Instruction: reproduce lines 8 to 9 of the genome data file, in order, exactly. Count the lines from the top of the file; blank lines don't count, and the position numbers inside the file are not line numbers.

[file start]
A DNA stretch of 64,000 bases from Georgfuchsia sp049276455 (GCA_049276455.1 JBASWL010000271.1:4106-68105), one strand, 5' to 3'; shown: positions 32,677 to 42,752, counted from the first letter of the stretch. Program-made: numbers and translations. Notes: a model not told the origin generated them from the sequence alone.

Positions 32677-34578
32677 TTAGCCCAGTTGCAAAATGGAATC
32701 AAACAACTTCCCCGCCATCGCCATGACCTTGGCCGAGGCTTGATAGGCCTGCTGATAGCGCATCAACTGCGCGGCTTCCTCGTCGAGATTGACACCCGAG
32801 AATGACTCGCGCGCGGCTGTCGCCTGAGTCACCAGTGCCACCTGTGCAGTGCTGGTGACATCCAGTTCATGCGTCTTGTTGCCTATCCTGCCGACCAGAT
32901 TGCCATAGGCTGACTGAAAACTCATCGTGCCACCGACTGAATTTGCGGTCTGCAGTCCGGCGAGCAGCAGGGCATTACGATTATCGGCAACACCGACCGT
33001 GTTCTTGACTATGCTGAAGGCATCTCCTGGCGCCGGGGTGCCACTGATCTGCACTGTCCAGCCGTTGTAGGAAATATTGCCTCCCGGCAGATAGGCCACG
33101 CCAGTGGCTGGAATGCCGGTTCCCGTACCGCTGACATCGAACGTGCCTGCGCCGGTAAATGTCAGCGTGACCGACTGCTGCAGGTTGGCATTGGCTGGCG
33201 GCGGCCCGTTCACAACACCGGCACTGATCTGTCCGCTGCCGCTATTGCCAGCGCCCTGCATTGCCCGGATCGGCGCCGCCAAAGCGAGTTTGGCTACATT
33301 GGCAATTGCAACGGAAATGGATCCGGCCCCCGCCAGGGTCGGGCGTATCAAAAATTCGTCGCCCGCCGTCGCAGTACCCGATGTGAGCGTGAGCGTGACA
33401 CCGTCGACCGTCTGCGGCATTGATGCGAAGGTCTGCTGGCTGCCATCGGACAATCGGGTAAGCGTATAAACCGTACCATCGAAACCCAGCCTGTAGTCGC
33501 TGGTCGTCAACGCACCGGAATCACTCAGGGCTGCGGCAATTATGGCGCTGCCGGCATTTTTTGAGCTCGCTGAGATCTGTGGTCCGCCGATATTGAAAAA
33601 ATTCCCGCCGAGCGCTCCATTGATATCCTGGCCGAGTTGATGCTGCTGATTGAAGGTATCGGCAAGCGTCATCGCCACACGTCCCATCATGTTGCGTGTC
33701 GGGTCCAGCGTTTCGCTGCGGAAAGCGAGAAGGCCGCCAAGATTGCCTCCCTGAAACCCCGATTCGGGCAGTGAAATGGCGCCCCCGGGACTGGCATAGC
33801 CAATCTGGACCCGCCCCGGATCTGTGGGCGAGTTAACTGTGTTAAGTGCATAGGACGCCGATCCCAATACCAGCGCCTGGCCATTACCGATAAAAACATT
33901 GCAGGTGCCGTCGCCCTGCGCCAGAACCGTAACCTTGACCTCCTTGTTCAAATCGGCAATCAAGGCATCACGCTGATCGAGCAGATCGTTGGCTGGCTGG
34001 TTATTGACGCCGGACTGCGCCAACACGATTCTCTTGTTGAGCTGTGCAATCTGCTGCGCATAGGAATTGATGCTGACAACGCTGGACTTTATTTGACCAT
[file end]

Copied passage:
33101 CCAGTGGCTGGAATGCCGGTTCCCGTACCGCTGACATCGAACGTGCCTGCGCCGGTAAATGTCAGCGTGACCGACTGCTGCAGGTTGGCATTGGCTGGCG
33201 GCGGCCCGTTCACAACACCGGCACTGATCTGTCCGCTGCCGCTATTGCCAGCGCCCTGCATTGCCCGGATCGGCGCCGCCAAAGCGAGTTTGGCTACATT